Perhaps you can visit a single chocolatier from your area and make a selection from his creations, or have your members bring back samples from local chocolatiers when they travel. You can also place orders online, or you can do a comparative tasting of the chocolate bars — gourmet and/or mainstream — available at the stores near you.

The point is to have a good time, but be serious about the tasting itself: ideally, you would see it as an opportunity to educate your taste buds, not gorge on chocolate willy-nilly. You’ll benefit from the insights and opinions of your tasting companions, and it is also a good way to share the costs of procuring hard-to-find or special-order chocolates you might not otherwise justify buying just for yourself.

Chocolates

From a practical perspective, you should hold the tasting in a well-ventilated, well-lit, smell-free room, not too cold and not too hot, in late morning or early evening when you’re just a little hungry, but not ravenous. It’s best to avoid drinking coffee or smoking before (or worse, during) the session.

Do you belong to any similar club, and is this something you’ve considered before, on the subject of chocolate or other fine foods or beverages*? I’d love to hear about your experience!

(You can also read my related post on How to taste chocolate.)

* Beyond the classic tastings of wine, beer, or other alcoholic drinks, you can group-taste pretty much any kind of product, as Louise does on her blog Raids Pâtisseries, or the Figaroscope team with its regular palmarès.

  • Stephanie

    Congratulations! I am a little jealous. I had never heard of this society and it sounds like an amazing opportunity. I love wine but I would take a session of chocolate tasting over wine tasting on any given day.

  • Kristine

    I am excited for you, and will live vicariously through your good luck and good taste buds.

  • http://www.joeinvegas.blogspot.com/ joeinvegas

    Oh, it sounds marvelous (from a chocolate lover)

  • http://www.flourchildren.blogspot.com Rhi@FlourChild

    I was a member of the “Chocolate Appreciation Society” at Uni in Australia, years and years ago, but it was very much aimed at “gorging yourself” … The club was sponsored by Cadbury or Nestle or something atrocious, and we all pigged out for an hour once a month. Makes me sick just thinking about it!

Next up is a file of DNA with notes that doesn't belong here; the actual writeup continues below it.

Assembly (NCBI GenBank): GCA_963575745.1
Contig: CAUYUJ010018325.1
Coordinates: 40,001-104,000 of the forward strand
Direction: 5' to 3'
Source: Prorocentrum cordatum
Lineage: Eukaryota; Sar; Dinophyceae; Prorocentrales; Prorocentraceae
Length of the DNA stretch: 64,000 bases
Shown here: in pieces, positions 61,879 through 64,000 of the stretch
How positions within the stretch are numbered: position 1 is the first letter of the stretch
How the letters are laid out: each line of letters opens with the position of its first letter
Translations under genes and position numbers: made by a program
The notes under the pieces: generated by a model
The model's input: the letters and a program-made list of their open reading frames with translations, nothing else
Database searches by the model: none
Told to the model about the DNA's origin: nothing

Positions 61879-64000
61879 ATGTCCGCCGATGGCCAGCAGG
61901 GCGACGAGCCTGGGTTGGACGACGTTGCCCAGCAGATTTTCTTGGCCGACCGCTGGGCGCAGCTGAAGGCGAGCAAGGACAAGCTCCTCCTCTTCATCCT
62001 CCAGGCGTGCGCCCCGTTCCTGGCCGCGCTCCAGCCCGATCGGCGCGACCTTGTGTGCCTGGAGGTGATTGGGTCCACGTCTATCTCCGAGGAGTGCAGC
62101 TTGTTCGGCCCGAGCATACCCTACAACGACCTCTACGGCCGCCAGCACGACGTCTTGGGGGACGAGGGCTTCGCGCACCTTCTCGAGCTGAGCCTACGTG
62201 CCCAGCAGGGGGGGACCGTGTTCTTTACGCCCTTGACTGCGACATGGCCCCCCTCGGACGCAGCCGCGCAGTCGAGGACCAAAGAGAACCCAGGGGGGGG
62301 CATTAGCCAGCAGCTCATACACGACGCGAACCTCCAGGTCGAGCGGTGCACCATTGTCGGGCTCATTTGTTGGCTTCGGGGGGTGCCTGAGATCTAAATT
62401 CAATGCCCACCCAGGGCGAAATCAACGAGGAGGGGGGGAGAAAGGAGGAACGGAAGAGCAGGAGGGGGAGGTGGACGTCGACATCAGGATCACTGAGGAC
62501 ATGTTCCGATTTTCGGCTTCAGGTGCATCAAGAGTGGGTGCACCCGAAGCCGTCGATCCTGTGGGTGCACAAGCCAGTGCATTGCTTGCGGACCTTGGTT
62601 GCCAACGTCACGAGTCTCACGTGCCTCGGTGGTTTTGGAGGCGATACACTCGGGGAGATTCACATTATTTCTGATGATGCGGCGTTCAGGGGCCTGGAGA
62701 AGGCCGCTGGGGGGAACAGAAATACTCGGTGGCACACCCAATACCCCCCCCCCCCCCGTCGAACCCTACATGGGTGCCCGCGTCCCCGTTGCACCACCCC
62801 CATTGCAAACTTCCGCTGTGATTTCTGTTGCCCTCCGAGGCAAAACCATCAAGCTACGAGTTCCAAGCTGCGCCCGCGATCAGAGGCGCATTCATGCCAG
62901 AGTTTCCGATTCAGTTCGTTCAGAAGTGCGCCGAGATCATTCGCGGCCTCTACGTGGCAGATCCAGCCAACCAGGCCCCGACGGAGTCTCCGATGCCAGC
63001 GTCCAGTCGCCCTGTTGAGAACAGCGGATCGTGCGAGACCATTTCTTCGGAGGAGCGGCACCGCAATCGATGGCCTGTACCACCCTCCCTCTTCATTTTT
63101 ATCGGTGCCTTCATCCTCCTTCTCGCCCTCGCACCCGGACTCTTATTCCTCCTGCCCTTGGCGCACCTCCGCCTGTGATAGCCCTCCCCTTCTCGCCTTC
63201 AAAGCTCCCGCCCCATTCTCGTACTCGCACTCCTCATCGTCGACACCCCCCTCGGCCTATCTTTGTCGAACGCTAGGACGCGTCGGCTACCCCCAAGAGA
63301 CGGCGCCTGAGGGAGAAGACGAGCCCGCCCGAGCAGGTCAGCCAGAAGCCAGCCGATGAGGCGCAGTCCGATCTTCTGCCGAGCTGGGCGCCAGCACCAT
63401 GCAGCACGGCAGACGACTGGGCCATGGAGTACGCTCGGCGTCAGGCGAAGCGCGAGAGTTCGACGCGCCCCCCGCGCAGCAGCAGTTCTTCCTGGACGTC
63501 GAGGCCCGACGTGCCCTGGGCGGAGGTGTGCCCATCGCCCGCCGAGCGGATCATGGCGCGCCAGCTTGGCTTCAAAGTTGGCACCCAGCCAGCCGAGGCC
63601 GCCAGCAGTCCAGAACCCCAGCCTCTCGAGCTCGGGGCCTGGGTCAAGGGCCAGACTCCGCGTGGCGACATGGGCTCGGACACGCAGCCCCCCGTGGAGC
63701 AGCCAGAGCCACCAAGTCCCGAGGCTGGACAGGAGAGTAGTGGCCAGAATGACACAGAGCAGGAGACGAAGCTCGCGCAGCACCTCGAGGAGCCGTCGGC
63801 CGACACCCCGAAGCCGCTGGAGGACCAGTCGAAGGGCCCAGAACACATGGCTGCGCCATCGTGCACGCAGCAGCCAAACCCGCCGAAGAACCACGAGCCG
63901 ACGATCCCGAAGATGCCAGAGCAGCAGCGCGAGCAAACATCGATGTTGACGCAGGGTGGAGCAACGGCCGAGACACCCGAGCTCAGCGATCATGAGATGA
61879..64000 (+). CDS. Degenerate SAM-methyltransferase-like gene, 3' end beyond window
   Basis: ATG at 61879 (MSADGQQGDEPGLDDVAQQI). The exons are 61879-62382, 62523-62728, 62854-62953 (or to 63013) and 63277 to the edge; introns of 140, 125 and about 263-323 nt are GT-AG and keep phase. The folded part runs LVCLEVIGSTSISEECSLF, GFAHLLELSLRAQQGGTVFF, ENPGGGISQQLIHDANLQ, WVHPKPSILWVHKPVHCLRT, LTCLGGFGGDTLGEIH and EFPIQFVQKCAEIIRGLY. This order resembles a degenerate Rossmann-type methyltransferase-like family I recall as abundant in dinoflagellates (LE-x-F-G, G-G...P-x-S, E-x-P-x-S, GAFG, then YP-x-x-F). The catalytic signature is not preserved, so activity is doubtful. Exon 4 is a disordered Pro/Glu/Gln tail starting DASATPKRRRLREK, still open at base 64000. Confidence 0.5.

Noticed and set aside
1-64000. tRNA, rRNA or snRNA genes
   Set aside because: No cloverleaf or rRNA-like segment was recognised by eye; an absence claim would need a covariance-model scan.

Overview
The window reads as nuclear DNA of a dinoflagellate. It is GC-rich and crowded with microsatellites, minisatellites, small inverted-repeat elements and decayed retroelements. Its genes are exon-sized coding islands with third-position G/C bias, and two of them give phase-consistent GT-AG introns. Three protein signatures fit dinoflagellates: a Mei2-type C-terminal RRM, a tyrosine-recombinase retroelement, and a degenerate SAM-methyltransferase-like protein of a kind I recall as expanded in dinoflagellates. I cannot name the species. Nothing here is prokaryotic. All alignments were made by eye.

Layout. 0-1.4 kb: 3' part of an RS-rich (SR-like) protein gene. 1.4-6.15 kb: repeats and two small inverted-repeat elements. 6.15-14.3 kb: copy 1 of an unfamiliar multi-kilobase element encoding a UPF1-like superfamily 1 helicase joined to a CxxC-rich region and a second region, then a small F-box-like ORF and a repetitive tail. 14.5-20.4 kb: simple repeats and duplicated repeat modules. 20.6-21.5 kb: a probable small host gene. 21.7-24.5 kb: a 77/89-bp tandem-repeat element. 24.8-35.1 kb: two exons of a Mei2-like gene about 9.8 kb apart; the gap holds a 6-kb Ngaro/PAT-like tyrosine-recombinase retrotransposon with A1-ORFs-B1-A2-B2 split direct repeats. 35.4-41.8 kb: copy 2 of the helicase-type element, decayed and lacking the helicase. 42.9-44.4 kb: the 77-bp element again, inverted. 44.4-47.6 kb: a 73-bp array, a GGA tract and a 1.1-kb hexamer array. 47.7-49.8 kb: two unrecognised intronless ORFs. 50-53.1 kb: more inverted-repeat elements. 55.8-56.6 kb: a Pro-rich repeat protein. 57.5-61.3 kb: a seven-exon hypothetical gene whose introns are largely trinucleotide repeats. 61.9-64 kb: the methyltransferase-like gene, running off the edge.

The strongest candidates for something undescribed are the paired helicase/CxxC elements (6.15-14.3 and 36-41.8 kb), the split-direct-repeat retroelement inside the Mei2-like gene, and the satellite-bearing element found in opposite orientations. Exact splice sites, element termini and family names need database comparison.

No way near as delicious or civilised as yours sounds. Congratulations!

  • Amy

    Chocolate and Polaine bread?! This sounds like an amazing club (no wonder it has a wait list!).

  • http://www.shockmd.com Walter van den Broek (@DrShock)

    Very jealous. May be you could direct them to my blog and posts on the favorable effects of chocolate on so many things but mostly the cardiovascular system. Enjoy and take care Dr Shock

  • Marielle

    Congratulations!

    Enjoyed a rerun last night on television. Your 2008 episode on Andrew Zimmerns Paris show.

    Met you that same year at Froggy’s in Highwood, IL on your first ever book tour. A fun luncheon.

    • http://chocolateandzucchini.com clotilde

      How fun, Marielle, it’s been a while since that lunch!

  • http://theshadypine.blogspot.com/ Anna @ the shady pine

    Congratulations on joining what sounds a very prestigious club. I am in favour of any such club that promotes and preserves the traditions of our foods and produce.

  • http://michael-booth.com Michael Booth

    You say it as if gorging willy-nilly on chocolate is a bad thing!

  • http://baketomake.wordpress.com Maya

    I’m waiting for the day that I get invited to an exclusive chocolate club!

  • Tina

    Heaven

  • http://parisbreakfasts.blogspot.com parisbreakfast

    BRAVO!
    Excellent accomplishment that many dream of achieving.

  • http://www.sunshineandsmile.com Kankana

    Congrats and i can only imagine how it must be like to see your own dreams coming true :)